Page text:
Natural gas prices have not started out well in 2013 for Oklahoma energy producers.
The price slipped 16 cents, or nearly 5 percent, over the first two trading sessions of the year to close at $3.19 per thousand cubic feet Thursday.
The drop continues a six-week slide that is instilling concern in some Oklahoma producers, royalty owners and related companies that had been hopeful when the natural gas price climbed for seven months earlier in the year.
Lower natural gas prices are good for consumers and for industries such as manufacturing and chemicals production. But in a state where more than 340,000 jobs are directly or indirectly fueled by the oil and natural gas industry, the price slide can be worrisome.
The most recent downturn has been sparked by reports that the country's natural gas storage inventories recently hit a record high of more than 3.9 trillion cubic feet and by forecasts of moderate temperatures for at least the next two weeks.
But not everyone is worried.
Tony Say, president of Oklahoma City-based Clearwater Enterprises Inc., said the price slip is an overreaction.
“Behind this moderating weather, there is supposed to be some pretty cold weather in the next 10 to 15 days,” he said. “Hopefully that will move things back up a bit.”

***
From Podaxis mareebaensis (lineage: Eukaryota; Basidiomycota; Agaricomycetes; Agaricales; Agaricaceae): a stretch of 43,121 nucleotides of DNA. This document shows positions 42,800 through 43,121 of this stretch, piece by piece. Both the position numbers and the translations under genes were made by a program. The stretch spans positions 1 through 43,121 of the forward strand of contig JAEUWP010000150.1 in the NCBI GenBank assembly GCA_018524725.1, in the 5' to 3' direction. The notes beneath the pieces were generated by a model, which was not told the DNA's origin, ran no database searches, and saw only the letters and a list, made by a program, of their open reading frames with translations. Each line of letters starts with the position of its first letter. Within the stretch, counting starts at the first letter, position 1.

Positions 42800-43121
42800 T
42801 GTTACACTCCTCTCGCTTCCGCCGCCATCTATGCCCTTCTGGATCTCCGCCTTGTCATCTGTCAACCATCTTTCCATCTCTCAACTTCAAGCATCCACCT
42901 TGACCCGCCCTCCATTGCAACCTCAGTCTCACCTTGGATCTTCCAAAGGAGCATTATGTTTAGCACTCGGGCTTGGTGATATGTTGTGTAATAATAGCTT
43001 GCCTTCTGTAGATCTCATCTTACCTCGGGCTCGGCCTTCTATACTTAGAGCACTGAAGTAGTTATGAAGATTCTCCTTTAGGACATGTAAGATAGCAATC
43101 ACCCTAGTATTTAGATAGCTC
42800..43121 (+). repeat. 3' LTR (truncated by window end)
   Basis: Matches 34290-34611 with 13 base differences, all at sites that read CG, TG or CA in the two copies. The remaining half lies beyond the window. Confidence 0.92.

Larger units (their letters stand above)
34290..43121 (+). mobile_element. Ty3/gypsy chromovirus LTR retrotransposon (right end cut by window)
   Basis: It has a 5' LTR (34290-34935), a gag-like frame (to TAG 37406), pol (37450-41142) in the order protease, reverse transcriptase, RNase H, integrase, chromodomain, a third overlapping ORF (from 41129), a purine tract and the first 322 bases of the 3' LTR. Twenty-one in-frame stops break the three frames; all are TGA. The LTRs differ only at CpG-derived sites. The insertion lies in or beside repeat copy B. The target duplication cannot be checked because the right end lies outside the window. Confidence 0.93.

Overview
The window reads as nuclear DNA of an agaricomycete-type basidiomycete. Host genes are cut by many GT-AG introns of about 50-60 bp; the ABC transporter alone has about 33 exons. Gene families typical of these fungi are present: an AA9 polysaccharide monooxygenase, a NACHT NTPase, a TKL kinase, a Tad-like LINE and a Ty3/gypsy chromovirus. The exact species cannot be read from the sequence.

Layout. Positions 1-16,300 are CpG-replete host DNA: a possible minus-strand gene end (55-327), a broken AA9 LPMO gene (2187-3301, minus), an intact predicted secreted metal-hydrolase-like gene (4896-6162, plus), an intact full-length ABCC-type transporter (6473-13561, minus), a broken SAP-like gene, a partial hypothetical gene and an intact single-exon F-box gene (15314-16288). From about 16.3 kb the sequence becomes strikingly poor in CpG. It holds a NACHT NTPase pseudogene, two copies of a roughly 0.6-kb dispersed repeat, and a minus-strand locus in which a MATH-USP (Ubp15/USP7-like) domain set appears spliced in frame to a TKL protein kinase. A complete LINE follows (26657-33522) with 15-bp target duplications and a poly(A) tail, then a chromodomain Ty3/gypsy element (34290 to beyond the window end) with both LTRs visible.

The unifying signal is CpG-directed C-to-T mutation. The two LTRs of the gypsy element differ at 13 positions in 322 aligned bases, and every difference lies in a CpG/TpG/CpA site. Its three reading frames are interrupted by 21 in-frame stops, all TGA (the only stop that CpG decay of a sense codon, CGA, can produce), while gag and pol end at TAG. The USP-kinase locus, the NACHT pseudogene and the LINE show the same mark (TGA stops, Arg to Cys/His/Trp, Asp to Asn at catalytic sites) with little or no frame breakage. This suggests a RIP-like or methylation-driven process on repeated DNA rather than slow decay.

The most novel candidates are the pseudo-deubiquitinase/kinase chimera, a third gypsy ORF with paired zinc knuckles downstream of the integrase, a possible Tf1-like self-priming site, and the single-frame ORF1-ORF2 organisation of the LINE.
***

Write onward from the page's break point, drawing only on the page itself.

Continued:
Say said he expects prices to stay within a range of $3 to $3.50 throughout the winter and that the price could climb higher in the spring as production continues to drop.
Relatively low prices over the past two years have led many of Oklahoma's energy producers to switch as quickly as possible from a focus on natural gas to an emphasis on oil. But natural gas continues to make up a significant amount of their production.
SandRidge Energy Inc. has boasted of its early forecasts and relatively quick switch, but natural gas still represents 47 percent of its production.
Chesapeake Energy Corp., previously known as “America's Champion of Natural Gas,” has said it plans to boost its oil and natural gas liquids to 35 percent of its production by 2015. As of August, however, natural gas and natural gas liquids still represented 87 percent of its mix.
Devon Energy Corp. historically has chosen a more balanced approach. Even still, the company produces 63 percent natural gas.
Continental Resources Inc. has the heaviest oil position among Oklahoma City's larger energy firms, but even “America's Oil Champion” has a 30 percent exposure to the low-price gas.
Many of the state's smaller companies are less able to change course and are even more dependent on natural gas.
While oil rich plays throughout the state have gained in popularity, Oklahoma continues to rely heavily on the price of natural gas.